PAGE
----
The last F1 teams to go into administration were Caterham F1 and Manor Racing in 2014 and 2017 respectively.
Waking up yesterday to read that Force India are now in that position made for sad reading.
From what was being bandied about on the media about it being at the instigation of one of their drivers, Sergio Perez, along with Mercedes and sponsor BWT read like they had been kicked when they were down by one of their own.
However, upon further investigation it appears Perez is not the villain he was painted.
Apparently, another creditor had taken Force India to court earlier last week in an effort to get paid. Their choice of attack was to try and get the company wound up. The subsequent action of Perez, Mercedes and BWT to place Force India into administration is actually the lesser or the two evils.
Why? What’s the difference?
Unfortunately, both processes can lead to the end of business for a company.
But, putting a company into liquidation (winding it up) involves immediate disposal of assets before dissolving the company whereas putting a company into administration gives the company an opportunity to find a buyer and explore all other funding options. It also puts a block on any legal action against the company within the administration period.
Who are Force India’s creditors?
The largest creditor is the team’s own holding company, ‘Orange India Holdings Sarl’, which is owed 159 million pounds and one of whose directors is Vijay Mallya. This holding company operates as a subsidiary of United Breweries Ltd whose chairman is Vijay Mallya.
The next largest creditors is Mercedes and Sergio Perez who are owed 10 million and four million pounds, respectively.
FRP Advisory, the team’s appointed administrators have eight weeks to send out formal administrative proposals to all of the company’s creditors. This generally consists a plan of action that the administrator will follow to repay all debts, information about the company’s current status and the anticipated outcome.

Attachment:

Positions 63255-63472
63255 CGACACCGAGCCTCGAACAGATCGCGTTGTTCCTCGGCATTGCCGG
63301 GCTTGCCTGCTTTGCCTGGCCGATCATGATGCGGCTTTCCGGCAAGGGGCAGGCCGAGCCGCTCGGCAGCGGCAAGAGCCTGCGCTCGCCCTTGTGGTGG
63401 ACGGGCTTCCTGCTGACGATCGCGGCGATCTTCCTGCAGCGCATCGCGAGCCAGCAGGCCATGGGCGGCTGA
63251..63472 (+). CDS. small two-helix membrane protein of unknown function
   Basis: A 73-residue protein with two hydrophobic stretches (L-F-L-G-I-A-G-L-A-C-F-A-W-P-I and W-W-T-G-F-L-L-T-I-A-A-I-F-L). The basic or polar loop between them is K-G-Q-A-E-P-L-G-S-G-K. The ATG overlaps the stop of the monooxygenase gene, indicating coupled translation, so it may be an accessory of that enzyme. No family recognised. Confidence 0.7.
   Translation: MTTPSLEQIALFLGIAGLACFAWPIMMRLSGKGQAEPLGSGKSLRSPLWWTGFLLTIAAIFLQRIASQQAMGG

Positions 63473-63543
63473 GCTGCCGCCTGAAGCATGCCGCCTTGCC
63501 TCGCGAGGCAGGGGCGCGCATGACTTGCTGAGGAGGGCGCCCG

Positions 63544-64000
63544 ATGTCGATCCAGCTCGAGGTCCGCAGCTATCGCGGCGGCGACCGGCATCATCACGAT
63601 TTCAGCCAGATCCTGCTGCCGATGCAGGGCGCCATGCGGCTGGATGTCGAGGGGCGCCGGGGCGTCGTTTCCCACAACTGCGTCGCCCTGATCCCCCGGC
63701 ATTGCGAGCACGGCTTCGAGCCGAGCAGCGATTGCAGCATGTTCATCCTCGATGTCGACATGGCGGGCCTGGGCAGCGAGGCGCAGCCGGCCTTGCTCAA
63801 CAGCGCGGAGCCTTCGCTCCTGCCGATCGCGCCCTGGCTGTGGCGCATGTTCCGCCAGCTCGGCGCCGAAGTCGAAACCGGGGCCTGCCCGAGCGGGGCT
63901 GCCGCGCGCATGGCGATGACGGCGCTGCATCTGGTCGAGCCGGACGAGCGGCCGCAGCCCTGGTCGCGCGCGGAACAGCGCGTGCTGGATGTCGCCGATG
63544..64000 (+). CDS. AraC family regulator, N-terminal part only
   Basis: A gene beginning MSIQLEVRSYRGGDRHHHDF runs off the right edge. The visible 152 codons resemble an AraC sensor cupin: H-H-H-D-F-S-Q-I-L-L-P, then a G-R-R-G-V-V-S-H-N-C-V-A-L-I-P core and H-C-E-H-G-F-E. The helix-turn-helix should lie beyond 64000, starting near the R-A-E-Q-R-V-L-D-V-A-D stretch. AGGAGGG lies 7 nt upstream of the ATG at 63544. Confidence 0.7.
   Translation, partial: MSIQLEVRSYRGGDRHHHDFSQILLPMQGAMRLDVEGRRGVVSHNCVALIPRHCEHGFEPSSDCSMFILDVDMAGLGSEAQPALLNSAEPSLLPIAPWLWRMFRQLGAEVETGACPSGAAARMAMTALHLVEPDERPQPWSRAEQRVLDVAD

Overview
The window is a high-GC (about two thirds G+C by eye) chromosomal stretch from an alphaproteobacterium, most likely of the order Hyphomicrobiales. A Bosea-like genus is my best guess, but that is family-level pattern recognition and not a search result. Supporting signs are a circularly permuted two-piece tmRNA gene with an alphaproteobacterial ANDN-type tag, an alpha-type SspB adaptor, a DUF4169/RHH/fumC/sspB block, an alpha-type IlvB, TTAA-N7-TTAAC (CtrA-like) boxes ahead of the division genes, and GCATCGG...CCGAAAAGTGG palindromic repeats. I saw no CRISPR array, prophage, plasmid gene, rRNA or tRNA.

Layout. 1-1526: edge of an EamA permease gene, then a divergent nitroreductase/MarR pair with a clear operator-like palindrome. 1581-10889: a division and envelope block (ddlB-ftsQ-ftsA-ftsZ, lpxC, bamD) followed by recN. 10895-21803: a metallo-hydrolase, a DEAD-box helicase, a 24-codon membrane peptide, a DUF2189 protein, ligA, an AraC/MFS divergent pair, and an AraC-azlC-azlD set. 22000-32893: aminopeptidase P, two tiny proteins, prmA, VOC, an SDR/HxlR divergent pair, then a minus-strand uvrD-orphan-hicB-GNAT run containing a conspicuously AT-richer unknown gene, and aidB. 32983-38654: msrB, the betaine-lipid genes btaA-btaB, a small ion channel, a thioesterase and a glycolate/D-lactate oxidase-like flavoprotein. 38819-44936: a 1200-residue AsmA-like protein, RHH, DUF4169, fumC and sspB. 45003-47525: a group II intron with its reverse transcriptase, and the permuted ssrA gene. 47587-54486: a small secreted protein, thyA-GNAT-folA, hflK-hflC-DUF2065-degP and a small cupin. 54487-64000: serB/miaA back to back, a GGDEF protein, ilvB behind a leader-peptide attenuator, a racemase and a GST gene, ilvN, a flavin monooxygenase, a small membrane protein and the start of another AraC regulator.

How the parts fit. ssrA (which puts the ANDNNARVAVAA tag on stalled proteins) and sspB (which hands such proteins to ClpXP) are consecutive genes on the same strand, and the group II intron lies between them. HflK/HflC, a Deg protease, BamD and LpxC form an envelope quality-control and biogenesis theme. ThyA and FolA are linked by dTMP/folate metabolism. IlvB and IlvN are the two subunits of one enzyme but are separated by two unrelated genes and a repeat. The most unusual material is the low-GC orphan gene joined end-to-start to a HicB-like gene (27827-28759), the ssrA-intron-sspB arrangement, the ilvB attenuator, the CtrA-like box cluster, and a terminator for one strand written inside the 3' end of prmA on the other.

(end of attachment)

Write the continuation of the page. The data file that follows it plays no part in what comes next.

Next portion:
Could someone buy the team?
For a company in administration this can be one of the options recommended by the administrator. This is called a ‘pre-pack administration sale’ where all assets and business of the company are sold to a new company.
However, before such a sale can take place the administrator has to convince all creditors that this is the most beneficial option for all concerned.
How has this happened?
With the cost of running an F1 team for a year at an average of 250 million dollars, it’s not a cheap business to be in, which probably accounts for some of the smaller teams struggling and going broke, Caterham and Manor Racing to name but two.
But Force India is a strong mid-field team, coming fourth in the constructors’ championship in the previous two years and currently standing fifth, so how has it happened? Is it just down to lack of money or is it bad business management?
If this can happen to Force India, what of Williams and McLaren whose racing fortunes have taken a downturn in recent years? Could they be next?
In my opinion, it seems that a budget cap would seem the most sensible solution. What do you think?
As for Force India, I guess we’ll just have to wait and see what the next eight weeks bring.